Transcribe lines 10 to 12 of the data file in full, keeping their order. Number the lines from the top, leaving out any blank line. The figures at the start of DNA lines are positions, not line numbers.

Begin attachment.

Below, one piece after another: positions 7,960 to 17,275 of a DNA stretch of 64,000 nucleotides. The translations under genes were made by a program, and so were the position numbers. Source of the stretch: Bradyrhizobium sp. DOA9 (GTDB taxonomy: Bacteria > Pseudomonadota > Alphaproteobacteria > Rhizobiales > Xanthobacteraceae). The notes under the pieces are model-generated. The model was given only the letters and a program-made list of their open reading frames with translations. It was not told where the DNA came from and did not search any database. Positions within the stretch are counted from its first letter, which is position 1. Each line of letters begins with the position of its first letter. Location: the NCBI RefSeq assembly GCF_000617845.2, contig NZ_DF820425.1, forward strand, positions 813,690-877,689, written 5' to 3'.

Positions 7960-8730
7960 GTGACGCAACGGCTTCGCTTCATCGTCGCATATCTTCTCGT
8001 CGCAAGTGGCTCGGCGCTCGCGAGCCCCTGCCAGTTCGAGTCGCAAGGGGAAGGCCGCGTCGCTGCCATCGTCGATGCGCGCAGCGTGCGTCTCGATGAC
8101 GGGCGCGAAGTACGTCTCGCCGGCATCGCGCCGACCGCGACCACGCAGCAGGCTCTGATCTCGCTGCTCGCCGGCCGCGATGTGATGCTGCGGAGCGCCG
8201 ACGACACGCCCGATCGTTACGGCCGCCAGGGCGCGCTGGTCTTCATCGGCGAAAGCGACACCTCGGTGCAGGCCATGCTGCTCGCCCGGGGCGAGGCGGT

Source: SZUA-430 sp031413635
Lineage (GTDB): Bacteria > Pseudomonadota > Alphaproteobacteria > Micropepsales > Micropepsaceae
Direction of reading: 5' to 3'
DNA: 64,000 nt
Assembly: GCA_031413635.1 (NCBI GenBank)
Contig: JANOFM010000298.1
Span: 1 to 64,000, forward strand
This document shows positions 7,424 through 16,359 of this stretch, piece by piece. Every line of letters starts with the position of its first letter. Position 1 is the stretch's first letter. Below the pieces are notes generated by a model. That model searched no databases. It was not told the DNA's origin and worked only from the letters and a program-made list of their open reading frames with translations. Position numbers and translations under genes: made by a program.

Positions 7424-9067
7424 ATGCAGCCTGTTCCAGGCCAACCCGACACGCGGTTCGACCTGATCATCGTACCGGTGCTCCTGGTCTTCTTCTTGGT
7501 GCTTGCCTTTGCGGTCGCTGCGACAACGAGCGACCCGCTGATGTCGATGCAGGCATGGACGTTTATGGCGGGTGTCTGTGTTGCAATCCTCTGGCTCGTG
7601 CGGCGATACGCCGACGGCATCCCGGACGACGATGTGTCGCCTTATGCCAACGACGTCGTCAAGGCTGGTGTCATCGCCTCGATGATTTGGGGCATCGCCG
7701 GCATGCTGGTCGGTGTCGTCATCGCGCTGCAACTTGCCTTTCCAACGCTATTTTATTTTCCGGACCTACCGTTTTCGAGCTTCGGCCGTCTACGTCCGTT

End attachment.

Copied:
DNA: 64,000 nt
Assembly: GCA_031413635.1 (NCBI GenBank)
Contig: JANOFM010000298.1